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Many old and unpublished reports stated that camels are not susceptible to TBDs, although Shommein and Osman  earlier suspected that theileriosis, ehrlichiosis, and babesiosis may also be responsible for morbidity and mortality rates in camels.
The economic impact of tick and tick borne diseases (T and TBDs) has inspired researchers to investigate TBDs in many animal species.
The socioeconomic importance of camels (Camelus dromedarius) could not be neglected in the Sudan.
The present study was planned to confirm the presence of piroplasmosis in camels from the Eastern region of the Sudan (Gedarif State) using microscopical (blood film) and molecular technique (PCR).
However, in Sudan in spite of having the second largest counts of camels, data on camel piroplasmosis is not available.
The present study was designed to determine the presence of piroplasms in one-humped camel in the Eastern region of the country using parasitological (microscopic) and molecular (PCR) techniques.
Both Babesia caballi and Theileria equi were molecularly confirmed in camels from Iraq  using PCR.
Therefore, equines are supposed to play an important role in the epidemiology of camel piroplasmosis because they are usually found to be infected with the same piroplasms species [9, 10].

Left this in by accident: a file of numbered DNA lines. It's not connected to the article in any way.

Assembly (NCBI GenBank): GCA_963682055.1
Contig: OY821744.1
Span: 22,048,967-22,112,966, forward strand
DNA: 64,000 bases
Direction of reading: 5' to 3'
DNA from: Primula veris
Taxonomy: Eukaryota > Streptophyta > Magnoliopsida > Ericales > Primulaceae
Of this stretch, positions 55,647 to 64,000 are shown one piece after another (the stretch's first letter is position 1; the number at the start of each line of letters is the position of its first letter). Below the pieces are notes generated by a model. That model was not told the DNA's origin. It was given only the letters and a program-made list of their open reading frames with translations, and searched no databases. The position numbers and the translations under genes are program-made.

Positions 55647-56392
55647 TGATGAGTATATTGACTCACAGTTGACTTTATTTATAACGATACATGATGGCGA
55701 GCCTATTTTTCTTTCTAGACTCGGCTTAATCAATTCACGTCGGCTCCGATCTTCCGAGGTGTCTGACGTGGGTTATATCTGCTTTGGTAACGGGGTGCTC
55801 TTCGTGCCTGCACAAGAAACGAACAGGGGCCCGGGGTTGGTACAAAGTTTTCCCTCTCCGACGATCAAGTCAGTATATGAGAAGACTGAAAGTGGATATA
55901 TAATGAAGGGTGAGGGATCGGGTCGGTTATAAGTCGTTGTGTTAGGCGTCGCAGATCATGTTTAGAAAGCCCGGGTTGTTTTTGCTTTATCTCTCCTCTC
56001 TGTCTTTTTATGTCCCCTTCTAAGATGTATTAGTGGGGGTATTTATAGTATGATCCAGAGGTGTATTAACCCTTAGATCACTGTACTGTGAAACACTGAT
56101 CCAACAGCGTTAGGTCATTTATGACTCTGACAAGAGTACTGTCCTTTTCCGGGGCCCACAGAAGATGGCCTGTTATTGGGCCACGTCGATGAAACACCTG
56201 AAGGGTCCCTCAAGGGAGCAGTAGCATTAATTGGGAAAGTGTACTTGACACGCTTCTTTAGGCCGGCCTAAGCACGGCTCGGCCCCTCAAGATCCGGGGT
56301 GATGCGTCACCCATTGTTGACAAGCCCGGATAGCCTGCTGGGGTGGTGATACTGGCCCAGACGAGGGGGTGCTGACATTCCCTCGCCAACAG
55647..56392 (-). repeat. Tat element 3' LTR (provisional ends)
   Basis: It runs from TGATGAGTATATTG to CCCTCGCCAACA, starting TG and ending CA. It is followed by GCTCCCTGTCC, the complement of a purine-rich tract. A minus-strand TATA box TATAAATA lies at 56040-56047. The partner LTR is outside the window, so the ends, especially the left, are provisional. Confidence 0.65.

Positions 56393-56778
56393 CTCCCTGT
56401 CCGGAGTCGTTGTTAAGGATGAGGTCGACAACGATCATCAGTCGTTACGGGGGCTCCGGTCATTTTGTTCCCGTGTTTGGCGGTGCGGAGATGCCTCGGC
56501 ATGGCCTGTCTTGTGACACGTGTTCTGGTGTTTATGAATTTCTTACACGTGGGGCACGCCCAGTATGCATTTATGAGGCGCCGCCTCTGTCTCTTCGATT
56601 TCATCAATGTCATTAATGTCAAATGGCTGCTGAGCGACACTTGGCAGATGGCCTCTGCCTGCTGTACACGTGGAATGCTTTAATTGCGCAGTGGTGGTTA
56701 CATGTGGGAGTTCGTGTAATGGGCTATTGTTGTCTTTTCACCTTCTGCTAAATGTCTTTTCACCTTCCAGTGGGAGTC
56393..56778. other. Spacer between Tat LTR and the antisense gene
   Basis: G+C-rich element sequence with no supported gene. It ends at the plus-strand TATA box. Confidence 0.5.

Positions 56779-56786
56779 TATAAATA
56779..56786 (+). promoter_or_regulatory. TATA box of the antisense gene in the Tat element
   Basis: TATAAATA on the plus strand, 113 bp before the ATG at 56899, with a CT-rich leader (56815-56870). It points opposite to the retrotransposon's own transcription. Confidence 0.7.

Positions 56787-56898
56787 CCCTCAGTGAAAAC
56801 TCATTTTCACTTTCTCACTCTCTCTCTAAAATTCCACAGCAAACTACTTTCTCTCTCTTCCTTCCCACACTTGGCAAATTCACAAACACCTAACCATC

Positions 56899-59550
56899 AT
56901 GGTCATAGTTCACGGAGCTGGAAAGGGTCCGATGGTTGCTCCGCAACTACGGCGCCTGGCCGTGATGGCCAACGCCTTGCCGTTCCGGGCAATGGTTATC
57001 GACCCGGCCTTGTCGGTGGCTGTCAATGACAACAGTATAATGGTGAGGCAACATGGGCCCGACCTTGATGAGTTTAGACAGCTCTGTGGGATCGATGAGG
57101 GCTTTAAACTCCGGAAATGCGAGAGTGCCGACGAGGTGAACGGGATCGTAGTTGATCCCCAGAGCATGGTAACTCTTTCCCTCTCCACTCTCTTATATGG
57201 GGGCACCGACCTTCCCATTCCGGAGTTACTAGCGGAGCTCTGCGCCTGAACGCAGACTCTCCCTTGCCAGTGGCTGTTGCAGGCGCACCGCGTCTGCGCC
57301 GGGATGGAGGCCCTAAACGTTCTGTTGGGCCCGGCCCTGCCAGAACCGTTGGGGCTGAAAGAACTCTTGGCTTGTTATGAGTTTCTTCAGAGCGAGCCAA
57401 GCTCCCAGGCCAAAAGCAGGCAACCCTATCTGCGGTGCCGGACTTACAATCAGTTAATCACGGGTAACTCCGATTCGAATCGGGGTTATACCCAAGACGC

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Camels in the Sudan are receiving more attention, as they constitute a major component of livestock export to the neighboring countries.
The camel “district” zone in the Sudan runs from the Eastern frontiers where camels come in contact with Ethiopian and Eritrean camel’s herds to the Western frontiers where they can mix with the Chadian herds.
A few years back, there was a craze about goat’s milk being good for health.
Recently, there were rumours that goat’s milk helps treat dengue. Even the Food Safety & Standards Authority of India (FSSAI) has put camel milk on its list of animal products that can be marketed for human consumption.
Not only this, camel milk can help in the prevention and treatment of cancer, skin disorders, allergies, heart disease and diabetes. Although camel milk has high vitamin and protein content and low-fat content, it is rich in minerals like, zinc, potassium, copper, sodium and magnesium, which can have adverse effects in people suffering from renal (kidney) disorders, Wilsons disease or other liver disorders.